• For Pinho, now a senior at Providence, this marks an opportunity for him to finish his college career the same way he began, with a national championship. “I don’t think I realized at the time how hard it is just to get back to the tournament,” Pinho told the New Haven Register. “So that’s something we older guys have been telling the younger guys. You never know when you’re going to be back and you have to make the most of it when you’re there.” (You can read the full feature on Pinho here)
  • The end of the season may suddenly be near for goalie prospect Ilya Samsonov. Metallurg Magnitogorsk finds itself down 3-1 in its series with Ak Bars in the KHL playoffs meaning their season could be over as early as Friday. Of course, the big news to watch after that is whether or not Samsonov would come to North America. If he does, he would most likely go to Hershey to play for the Bears. With only 10 games remaining on Hershey's schedule, however, the sooner Samsonov's team is ousted from the playoffs, the better. At least from a Washington perspective.
  • All three of Washington's WHL prospects have reached the WHL playoffs. Moose Jaw (Dmitriy Zaitsev) finished with the best record in the league and will play Prince Albert in the first round. Swift Current (Beck Malenstyn) finished second in the East Division behind Moose Jaw and will play Regina. Everett (Garrett Pilon) won the U.S. Division and earned the top seed in the Western Conference. They will play Seattle in the first round.
  • Dmitriy Zaitsev remains out after taking an illegal hit last week. He did not play in either of Moose Jaw's final regular season games, but was a full participant in practice on Wednesday.
  • Adam Carlson has found his groove in Kansas City. Playing for the Mavericks of the ECHL, he won each of his two starts this past week allowing only one goal on 43 shots. He was named the 2nd star of the game for both games.
  • Madison Bowey recorded an assist on Friday and two more for Hershey on Saturday for three over the weekend in his first week back with the Bears. Bowey has spent the majority of the season with the Caps, but the additions of Michal Kempny and Jakub Jerabek at the trade deadline meant there were just too many bodies up in Washington and not enough playing time to go around. As Bowey is waiver exempt, he became the odd-man out and was sent to the AHL. It would not be surprising to see him recalled by Washington when the NHL playoffs begin.
  • Defenseman Jonas Siegenthaler brought his goal total up to five for the season with two goals against the Wilkes-Barre/Scranton Penguins on Monday. The Bears really wanted to emphasize his offensive game this season to see if Siegenthaler could be developed into a two-way player. His strength is definitely is on the defensive end of the ice, but he will be a more versatile player if he can also be a threat offensively as well. You can see the highlights of Siegenthaler's two-goal game here:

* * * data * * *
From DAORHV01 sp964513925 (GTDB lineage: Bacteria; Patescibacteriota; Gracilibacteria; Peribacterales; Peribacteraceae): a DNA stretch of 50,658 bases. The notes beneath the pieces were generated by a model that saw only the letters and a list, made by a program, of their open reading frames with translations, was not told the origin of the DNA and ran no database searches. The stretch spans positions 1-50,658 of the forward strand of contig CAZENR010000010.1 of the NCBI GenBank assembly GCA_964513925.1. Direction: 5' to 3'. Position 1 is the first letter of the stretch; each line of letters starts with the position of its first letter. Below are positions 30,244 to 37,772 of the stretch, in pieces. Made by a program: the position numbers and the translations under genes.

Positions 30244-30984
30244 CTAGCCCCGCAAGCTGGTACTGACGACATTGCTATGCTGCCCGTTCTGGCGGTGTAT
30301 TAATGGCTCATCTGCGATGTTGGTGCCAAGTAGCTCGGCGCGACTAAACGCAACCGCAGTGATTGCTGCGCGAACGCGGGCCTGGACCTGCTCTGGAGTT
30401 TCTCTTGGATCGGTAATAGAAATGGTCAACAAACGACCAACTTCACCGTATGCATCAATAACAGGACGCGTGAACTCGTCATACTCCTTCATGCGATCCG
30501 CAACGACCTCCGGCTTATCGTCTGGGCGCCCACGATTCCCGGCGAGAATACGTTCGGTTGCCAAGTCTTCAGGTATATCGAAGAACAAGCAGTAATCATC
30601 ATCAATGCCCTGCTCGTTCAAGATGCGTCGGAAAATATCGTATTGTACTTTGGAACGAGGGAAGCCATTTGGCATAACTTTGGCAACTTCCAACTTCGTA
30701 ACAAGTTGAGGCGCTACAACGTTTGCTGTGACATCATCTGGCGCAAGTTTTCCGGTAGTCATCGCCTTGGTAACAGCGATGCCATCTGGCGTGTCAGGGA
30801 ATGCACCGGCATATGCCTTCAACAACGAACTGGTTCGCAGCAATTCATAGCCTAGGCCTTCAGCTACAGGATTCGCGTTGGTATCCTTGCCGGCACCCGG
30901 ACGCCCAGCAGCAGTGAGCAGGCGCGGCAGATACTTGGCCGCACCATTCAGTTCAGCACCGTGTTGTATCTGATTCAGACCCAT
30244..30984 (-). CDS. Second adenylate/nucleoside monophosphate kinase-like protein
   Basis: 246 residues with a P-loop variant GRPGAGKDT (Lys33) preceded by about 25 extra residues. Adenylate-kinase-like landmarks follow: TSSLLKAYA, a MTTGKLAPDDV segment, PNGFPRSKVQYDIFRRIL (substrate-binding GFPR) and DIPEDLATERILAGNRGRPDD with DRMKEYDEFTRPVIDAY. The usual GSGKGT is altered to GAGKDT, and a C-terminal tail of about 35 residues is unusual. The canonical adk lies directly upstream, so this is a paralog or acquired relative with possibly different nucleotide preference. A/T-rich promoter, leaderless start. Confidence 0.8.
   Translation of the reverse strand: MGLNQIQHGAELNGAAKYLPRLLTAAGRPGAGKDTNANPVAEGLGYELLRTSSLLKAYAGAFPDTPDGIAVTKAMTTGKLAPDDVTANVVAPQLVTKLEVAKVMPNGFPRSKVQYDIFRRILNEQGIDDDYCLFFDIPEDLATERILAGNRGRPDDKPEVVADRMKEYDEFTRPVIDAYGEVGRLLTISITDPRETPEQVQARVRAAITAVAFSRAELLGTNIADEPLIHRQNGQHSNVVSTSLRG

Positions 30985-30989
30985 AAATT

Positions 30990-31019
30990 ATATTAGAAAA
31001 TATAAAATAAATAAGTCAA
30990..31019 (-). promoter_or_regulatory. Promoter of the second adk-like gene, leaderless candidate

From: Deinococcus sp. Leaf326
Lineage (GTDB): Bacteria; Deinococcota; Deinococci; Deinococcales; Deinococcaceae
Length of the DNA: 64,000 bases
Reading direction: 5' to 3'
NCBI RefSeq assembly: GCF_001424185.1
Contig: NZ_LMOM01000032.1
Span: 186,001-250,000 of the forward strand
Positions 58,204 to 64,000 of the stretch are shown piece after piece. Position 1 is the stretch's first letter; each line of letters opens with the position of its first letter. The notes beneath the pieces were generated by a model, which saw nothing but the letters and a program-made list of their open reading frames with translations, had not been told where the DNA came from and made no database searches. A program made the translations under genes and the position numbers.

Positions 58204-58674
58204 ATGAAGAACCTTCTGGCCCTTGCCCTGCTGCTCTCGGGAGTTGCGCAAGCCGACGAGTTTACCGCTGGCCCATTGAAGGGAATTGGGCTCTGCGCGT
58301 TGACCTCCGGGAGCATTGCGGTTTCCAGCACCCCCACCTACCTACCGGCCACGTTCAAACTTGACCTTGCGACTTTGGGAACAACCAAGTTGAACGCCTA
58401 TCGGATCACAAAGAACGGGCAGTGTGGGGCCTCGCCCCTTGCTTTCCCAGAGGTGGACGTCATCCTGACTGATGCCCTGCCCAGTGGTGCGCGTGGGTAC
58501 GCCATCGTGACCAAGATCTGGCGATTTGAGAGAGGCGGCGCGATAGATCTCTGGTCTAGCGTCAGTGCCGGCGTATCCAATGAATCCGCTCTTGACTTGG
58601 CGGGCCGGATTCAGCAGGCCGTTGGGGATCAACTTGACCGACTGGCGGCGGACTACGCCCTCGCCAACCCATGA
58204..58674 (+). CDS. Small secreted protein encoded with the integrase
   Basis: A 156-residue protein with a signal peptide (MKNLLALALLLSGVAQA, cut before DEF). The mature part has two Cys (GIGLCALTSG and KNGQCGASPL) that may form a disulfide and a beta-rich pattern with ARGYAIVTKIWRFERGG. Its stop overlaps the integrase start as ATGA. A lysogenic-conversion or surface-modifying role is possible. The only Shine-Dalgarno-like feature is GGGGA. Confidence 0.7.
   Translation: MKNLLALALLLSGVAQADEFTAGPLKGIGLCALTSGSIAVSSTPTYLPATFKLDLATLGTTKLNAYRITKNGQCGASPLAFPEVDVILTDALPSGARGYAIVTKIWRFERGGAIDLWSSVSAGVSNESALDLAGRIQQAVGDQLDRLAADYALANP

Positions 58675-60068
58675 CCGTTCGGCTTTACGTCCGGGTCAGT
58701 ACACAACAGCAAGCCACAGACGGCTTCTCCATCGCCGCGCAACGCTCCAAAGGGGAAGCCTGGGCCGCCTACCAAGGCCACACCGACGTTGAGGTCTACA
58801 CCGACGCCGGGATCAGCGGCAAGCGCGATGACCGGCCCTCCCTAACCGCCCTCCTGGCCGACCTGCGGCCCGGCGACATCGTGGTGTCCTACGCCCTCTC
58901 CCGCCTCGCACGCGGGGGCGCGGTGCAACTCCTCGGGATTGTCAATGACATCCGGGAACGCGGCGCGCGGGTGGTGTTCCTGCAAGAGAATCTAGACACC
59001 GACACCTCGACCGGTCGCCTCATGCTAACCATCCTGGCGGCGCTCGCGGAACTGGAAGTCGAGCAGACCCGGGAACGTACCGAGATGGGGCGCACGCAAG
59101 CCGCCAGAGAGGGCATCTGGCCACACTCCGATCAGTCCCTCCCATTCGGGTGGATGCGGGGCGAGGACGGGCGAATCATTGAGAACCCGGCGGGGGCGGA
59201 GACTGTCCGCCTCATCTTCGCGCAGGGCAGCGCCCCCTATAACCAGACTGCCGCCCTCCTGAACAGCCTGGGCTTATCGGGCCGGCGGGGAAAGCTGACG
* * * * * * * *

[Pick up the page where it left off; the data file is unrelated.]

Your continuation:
• Forward Hampus Gustafsson was recalled to Hershey last week and did not wait long to make an impact. He scored his first career AHL goal on Friday. He also added an assist making that game his first career multi-point game as well.
  • Tyler Lewington was suspended two games by the AHL for a punch he delivered to Bridgeport's Scott Eansor in Friday's game.

Who are the Caps' top 10 prospects? Find out here in this week's updated rankings 

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Free agency update: What happens next for the Redskins on the defensive line?


Free agency update: What happens next for the Redskins on the defensive line?

The Redskins sure hosted a lot of free agent defensive line visits in the second week of free agency, but so far, no signed contracts. 

Johnathan Hankins came to Ashburn. Sylvester Williams came to Ashburn. Pernell McPhee came to Ashburn. All three left without a done deal, and now for Redskins fans, the question becomes not about when a deal will get done, but if any deals will happen.

Actually, one deal did happen. According to a report, Williams has signed with the Lions. 

Since visiting the Redskins on Monday, Hankins also took a trip to see the Lions. McPhee, who was offered a contract by the Redskins, has since taken a trip to visit the Falcons. 


Keep in mind too, Washington expressed interest in nose tackle Bennie Logan last offseason, and the 6-foot-2, 309 lb., former Chief is again on the market. A visit from Logan would surprise nobody, though it hasn't been reported yet. 

Mother Nature might also be an impediment for the Redskins. A March snowstorm shut the D.C. region down on Wednesday, which could have limited potential free agent visits.

What's clear is between Hankins, McPhee and Williams this week, in addition to Muhammad Wilkerson and Benson Mayowa last week, the Redskins are obviously looking to upgrade their defensive line. Combine that with a contract restructure for incumbent Terrell McClain, and Washington has the flexibility to improve on last season's NFL-worst run defense. 

That doesn't mean, however, the Redskins will absolutely sign one of the above mentioned players. And it doesn't mean outside linebacker Junior Gallete won't return to the Redskins either. 

Many fans wonder if a McPhee signing means the Redskins would move on from Galette. It might, but that's no sure thing. 

Washington went into the 2017 season with five outside linebackers: Ryan Kerrigan, Preston Smith, Galette, Ryan Anderson and Chris Carter. Right now, the 'Skins only have Kerrigan, Smith and Anderson under contract. The team needs to add at least one OLB, but likely two.

McPhee also carries about 20 extra pounds on his frame than Galette, giving the former Bear and Raven more flexibility to play against the run. Galette is a speed, leverage and moves player, focused on getting to the quarterback. He's capable against the run, but in the same way a sports car shouldn't carry a snow plow, Galette should be used to pressure QBs. 

Point being: McPhee and Galette could both make sense for the Redskins, if the team can work out the cash. 

Money usually matters the most in free agency, and it's clear the Redskins haven't made the type of offers that any of these players felt compelled to immediately sign. Deals could still happen though. Hankins didn't sign last offseason until April and Galette seems to thank Redskins fans via social media with relative frequency. 

Washington also had some success with the patient approach to free agency. The team was able to keep Zach Brown, though it took some nervous days of allowing the tackling machine linebacker to test the free agent market. With that win in hand, don't expect the Redskins brass to change their philosophy. 

Until further notice, it's hurry up and wait season in Ashburn.